Ducati had come to town.  I would have loved to have visited the Rally but personal plans got in the way.  Yet, with such a famous brand drawn to this event, others followed.  The weather dampened the festival for the first day, but more than made up for it the last two, giving Ducati and others the chance to showcase their products.  I’m sure Harley Davidson enjoyed the friendly competition.  Throughout the 19 years this event has been held in Johnstown, it has evolved to what it is today.  An attraction that is just not for bikers.  It caters to a host of different types of tourists.  And that is important if the event is to continue.

I try not to be political in class or here.  But I can’t go without addressing certain issues effecting tourism today.  The destruction of certain attractions must be discussed if we are having an honest conversation about tourism.  The recent destruction of Civil War Monuments and the potential for more changes in that landscape.  Try to see and envision all sides.  Try to understand the impacts of all points of reality.  The total effect this has on the host community.

Dad at the Alabamians Memorial at Gettysburg during honeymoon.
Dad at the Alabamians Memorial at Gettysburg during honeymoon.

Tourism has a history.  Tourism exist in time and space.  The reasons for attractions and construction of attractions is particular to each stakeholder given that time and space.  The reasons for travel have varied through the generations that have engaged in the activity.  It has its positive and negative connotations. Good and bad.  The tourism landscape has countless stories to tell to explain the history of civilization.  Tourism is an action and behavior.  Tourists engage with a variety of landscapes.  Host communities rely on tourists for revenues.  If the main reason for travel is gone, people will shift their actions and behaviors.  They will go elsewhere.

We are all stewards of this landscape.  This landscape needs all sides to understand the implications to all three environments and participants.  All voices must be heard and considered.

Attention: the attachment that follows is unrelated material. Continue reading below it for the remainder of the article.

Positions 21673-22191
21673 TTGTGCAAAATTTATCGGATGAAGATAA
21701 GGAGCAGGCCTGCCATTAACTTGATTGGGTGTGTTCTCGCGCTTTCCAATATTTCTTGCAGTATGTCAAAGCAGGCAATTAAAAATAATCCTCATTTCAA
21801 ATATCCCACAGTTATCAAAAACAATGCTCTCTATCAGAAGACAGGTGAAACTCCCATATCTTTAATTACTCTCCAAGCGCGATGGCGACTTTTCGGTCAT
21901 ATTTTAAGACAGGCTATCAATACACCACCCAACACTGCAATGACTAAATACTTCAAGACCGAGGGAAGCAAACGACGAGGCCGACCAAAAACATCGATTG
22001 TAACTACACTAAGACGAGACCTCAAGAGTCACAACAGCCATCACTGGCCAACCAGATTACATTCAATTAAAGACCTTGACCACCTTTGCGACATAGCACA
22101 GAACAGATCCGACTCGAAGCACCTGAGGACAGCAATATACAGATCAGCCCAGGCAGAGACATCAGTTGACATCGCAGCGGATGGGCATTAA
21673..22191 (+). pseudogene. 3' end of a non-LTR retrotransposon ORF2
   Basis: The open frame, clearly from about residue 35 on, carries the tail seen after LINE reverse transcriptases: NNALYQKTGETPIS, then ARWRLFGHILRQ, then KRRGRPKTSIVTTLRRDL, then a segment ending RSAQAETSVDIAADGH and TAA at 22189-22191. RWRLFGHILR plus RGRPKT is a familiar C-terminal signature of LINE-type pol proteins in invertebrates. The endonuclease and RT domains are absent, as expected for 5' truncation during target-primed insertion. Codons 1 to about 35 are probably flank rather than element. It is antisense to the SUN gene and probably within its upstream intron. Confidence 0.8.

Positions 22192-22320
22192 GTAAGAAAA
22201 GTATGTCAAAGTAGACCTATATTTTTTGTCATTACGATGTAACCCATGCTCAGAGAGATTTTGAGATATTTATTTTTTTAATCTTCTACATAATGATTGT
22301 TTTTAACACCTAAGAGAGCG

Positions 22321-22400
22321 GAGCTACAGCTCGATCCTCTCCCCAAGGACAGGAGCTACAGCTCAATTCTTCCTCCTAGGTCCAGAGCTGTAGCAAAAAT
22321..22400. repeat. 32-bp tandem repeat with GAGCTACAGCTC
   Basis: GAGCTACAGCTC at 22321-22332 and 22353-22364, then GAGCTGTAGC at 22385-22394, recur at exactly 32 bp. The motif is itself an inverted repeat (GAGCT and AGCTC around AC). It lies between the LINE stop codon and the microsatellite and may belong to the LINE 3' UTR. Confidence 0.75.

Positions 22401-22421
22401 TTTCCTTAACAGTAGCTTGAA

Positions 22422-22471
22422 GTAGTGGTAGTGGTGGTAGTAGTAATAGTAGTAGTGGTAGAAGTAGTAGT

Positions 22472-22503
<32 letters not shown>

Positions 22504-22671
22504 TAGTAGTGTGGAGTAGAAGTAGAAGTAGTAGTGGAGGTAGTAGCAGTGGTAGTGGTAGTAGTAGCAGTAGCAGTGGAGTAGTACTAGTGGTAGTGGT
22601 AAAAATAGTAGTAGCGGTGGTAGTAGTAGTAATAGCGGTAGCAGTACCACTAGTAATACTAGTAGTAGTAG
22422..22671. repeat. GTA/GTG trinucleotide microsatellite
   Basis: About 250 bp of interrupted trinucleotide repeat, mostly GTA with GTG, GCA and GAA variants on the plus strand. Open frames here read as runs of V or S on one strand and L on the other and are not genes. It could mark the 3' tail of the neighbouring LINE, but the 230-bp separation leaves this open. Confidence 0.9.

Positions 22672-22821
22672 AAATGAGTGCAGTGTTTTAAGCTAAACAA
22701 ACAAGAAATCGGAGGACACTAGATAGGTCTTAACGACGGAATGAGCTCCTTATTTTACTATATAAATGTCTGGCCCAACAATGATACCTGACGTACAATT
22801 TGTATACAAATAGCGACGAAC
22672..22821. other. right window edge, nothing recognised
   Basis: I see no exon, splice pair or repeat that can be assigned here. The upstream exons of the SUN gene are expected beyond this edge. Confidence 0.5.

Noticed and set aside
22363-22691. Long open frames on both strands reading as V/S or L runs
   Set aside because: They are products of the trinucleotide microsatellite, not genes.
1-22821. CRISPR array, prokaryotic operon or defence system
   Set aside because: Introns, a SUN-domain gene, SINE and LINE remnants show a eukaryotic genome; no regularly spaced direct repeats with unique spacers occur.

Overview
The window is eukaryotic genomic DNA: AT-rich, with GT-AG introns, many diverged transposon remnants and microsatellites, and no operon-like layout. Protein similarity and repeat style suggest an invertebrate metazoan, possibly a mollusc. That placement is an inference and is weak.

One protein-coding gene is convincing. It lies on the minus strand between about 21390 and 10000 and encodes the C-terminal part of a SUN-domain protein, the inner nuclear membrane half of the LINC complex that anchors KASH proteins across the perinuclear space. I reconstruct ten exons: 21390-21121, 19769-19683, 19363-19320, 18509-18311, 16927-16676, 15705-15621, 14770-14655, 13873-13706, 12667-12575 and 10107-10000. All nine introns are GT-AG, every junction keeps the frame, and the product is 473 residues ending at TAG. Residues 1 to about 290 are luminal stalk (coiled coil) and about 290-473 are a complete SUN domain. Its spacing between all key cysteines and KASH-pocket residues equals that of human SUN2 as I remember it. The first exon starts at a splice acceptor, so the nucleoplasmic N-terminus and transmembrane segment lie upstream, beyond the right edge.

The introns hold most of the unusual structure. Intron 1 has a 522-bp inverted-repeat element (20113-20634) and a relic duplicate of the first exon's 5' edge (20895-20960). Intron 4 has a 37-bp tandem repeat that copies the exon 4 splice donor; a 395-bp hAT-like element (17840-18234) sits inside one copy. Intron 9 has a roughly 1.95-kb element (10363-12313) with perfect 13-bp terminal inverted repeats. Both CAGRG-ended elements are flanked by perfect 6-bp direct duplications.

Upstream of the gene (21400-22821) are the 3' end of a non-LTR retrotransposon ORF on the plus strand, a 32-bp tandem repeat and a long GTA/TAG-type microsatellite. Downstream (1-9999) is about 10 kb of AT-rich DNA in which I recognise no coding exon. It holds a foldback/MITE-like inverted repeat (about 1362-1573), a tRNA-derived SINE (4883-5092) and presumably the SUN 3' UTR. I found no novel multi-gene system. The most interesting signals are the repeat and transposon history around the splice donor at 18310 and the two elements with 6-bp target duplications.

A host of questions must be asked before action is taken.  We must be sympathetic and empathetic to the multiplier effect.  And the multiplier effect is not just revenues any more.  It is more.  Again, I stress that all voices must be heard and considered.

If not now, when…

If not now, when…

If not now, when…words I contemplate every single day.  I want to get real about motivations.  To this day, I still don’t think we truly understand why people do what they do.

Edinburgh Festival Fringe 2016

Edinburgh Festival Fringe 2016
Performer on The Mound at the Edinburgh Festival Fringe on Flickr Edinburgh Fringe, VisitScotland Flickr

It’s that old adage, what comes first, the chicken or the egg?  When is that prompt, that kernel of an idea, that innate want to move originate?  To me its a constant white noise that lingers in my brain, in my ears, in all of my senses, and my soul that stirs the blood, and makes me want to shift into action.  I can sit in my car and just by reading my odometer ignite “the itch”.  I am a fidgeter, unable to sit still.  I have been like that my whole life.  My family, especially my siblings, loathe that part of me.

But why do I constantly have these emotional tugs, these pulls, and pushes to want to travel?  My reasons are a murky, muddy, misty, maleficent (mischief not evil people) to just flip-up my finger on my mundane existence and salute it goodbye.  I wish I had the funds to just take my passport to the airport, walk right up to the counter, and say I want to book a flight to Scotland.  Take me away from here, now, please before my grey matter oozes out of my ears and cascades down over my shoulders.  Before my soul dries up, and my heart bends beyond endurance for the want to see my second home.

My fingers are typing hard upon the keyboard, and my emotions are chaotic.  Questions running amok.  And still one remains. Why?  Why is travel so important?  Why do I want to do it?  Why do I want to escape my mundane life and find something real?  Och, why am I asking that last question.  Why is that perception of travel a point of reality more so than my current existence?

Tay Forest Park, Perthshire

Autumnal view over Taymouth Castle and Strath Tay near Kenmore, towards The Tay Forest Park, Perthshire, Scotland VisitScotland Flickr

Pennsylvania

Johnstown Incline Plane and Johnstown, PA by Lost in Scotland, Flickr.

The textures of the landscape in Scotland is not unlike the natural environments of my home in Pennsylvania.  Perthshire particularly is like the Laurel Highlands of Pennsylvania.  I have memories built upon my time spent immersed within the landscape.  I can describe the smells, the sounds, the sights, the interactions, and yes, even apply the mystical.  But the cold reality is, traveling and being a tourist centers, and focuses my spirit.  Maybe I’m not meant to understand the emotional need.  Maybe I’m just being too complicated.

The prospect of not being able to move, to travel is something I don’t want to fathom.  I need those moments, even if it is a day trip somewhere.  The reasons for travel are unique to each individual.  My sister and I diverge on genealogy tourism, the want to find our roots, and the places associated with our ancestors.  My sister isn’t in to that type of hobby.  Me, I would love to see where these people lived.  I know the first time I wanted to go to Scotland, back in 1993, genealogy wasn’t on my list.  I have to laugh about this story.

Dad's college grad pic

Dad, Lost in Scotland Flickr.